Swiss anti-immigration referendum split

Fifty percent voted in favour and 50 percent against capping immigration, according to latest projections by Swiss TV.

Last updated: 09 Feb 2014 16:52
Email Article
Print Article
Share article
Send Feedback

Swiss voters were split down the middle on whether to curb immigration by European Union citizens, in a referendum seen as a crunch test of the country's ties with the 28-member bloc.

Fifty percent voted in favour and 50 percent against capping immigration, according to the latest projections by Swiss television station SRF.

Ten out of 26 Swiss cantons had voted in favour of the so-called initiate "stop mass immigration", projections showed.

The referendum, spearheaded by the right-wing Swiss People's Party (SVP), needs more than 50 percent to pass, as well as a majority of Switzerland's 26 cantons, which are the equivalent of US states.

EU relations

A vote in favour, which comes 12 years after a free movement of people agreement with the EU came into force, could hurt the Swiss economy dependent on foreign professionals by increasing red tape and jeopardising bilateral accords with the bloc, according to Reuters news agency. 

It would impose an absolute limit on the number of foreigners who can move to Switzerland each year.

The measure would bind the Swiss government to renegotiate within three years a deal with Brussels that since 2007 has given most EU citizens free access to the country's labour market.

It could also put Switzerland, which prides itself on a long humanitarian tradition, at odds with international accords on asylum.

To maintain its neutrality, Switzerland is not a member of the European Union, but has long-standing agreements with the EU and this vote is seen as a test of those ties.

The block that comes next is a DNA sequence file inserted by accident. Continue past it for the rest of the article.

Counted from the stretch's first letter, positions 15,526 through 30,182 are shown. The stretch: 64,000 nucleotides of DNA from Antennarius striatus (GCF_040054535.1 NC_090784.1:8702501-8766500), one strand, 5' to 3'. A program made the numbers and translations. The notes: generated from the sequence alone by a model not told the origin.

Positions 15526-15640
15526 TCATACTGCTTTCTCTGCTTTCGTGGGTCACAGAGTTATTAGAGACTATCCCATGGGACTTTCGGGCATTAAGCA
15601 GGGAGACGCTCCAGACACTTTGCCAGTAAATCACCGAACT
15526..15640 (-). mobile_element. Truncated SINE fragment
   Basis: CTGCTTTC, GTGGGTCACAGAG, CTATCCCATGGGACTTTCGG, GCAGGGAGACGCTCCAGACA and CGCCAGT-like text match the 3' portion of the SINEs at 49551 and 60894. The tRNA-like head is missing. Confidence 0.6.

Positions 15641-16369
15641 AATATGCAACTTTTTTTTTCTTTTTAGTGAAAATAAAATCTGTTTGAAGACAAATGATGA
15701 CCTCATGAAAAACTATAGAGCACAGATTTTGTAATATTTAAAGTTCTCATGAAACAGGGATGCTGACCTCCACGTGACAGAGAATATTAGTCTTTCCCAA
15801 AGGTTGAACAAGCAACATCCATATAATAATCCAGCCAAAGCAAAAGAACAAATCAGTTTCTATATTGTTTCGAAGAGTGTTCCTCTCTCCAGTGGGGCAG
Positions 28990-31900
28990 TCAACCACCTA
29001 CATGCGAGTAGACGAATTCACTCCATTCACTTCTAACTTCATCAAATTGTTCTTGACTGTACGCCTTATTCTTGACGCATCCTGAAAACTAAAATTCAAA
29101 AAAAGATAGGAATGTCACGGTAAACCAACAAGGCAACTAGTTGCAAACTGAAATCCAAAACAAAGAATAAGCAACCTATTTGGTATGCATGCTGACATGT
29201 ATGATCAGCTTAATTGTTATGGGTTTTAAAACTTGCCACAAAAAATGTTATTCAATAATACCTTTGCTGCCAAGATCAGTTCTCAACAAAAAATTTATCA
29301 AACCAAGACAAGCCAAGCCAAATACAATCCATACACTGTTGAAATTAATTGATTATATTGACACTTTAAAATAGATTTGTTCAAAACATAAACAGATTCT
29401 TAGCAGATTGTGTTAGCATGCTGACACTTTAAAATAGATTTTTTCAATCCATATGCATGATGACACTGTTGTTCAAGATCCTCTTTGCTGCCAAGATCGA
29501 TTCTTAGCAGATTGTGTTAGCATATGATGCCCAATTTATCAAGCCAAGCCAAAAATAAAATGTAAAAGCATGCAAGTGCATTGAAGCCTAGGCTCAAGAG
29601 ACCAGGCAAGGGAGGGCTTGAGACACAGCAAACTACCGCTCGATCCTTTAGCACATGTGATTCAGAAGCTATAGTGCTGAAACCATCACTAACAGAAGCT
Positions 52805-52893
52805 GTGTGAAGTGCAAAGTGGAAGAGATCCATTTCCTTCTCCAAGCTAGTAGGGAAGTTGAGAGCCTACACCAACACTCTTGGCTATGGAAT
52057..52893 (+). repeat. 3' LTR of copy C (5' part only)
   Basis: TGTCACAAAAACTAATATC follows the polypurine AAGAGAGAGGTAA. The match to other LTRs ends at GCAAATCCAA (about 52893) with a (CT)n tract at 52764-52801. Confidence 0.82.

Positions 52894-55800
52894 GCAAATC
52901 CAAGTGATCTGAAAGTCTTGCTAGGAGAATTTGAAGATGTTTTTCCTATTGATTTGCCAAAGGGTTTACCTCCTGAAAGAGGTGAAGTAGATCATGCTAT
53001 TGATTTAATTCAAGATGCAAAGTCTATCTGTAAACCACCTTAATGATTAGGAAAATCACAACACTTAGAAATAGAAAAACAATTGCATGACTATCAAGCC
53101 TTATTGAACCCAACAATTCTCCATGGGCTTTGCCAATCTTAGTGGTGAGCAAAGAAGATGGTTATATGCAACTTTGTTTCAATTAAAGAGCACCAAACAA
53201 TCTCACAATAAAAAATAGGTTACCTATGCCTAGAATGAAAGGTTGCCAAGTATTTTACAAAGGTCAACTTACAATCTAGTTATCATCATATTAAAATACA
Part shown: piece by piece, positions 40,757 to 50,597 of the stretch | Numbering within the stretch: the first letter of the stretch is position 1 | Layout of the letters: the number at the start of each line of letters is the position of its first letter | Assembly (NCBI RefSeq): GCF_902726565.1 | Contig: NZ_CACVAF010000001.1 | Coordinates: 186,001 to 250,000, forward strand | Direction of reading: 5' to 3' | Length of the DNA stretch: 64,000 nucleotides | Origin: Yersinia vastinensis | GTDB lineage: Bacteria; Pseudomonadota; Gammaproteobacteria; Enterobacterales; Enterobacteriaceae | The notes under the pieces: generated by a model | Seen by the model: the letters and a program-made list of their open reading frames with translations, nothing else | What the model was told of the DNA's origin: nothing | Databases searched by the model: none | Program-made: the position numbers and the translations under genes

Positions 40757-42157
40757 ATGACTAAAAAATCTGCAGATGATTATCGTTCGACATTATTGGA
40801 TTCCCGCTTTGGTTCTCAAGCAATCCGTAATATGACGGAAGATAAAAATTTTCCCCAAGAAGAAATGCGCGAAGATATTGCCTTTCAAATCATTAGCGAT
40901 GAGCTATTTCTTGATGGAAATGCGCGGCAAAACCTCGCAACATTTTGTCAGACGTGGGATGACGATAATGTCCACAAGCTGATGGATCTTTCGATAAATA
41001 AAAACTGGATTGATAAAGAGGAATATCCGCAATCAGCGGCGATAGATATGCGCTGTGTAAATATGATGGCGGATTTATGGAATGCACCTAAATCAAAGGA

Al Jazeera and agencies
Email Article
Print Article
Share article
Send Feedback
Featured on Al Jazeera
'Justice for All' demonstrations swell across the US over the deaths of African Americans in police encounters.
Six former Guantanamo detainees are now free in Uruguay with some hailing the decision to grant them asylum.
Disproportionately high number of Aboriginal people in prison highlights inequality and marginalisation, critics say.
Nearly half of Canadians have suffered inappropriate advances on the job - and the political arena is no exception.
Women's rights activists are demanding change after Hanna Lalango, 16, was gang-raped on a bus and left for dead.
Buried in Sweden's northern forest, Sorsele has welcomed many unaccompanied kids who help stabilise a town exodus.
A look at the changing face of North Korea, three years after the death of 'Dear Leader'.
While some fear a Muslim backlash after café killings, solidarity instead appears to be the order of the day.
Victims spared by the deadly disease are reporting blindness and other unexpected post-Ebola health issues.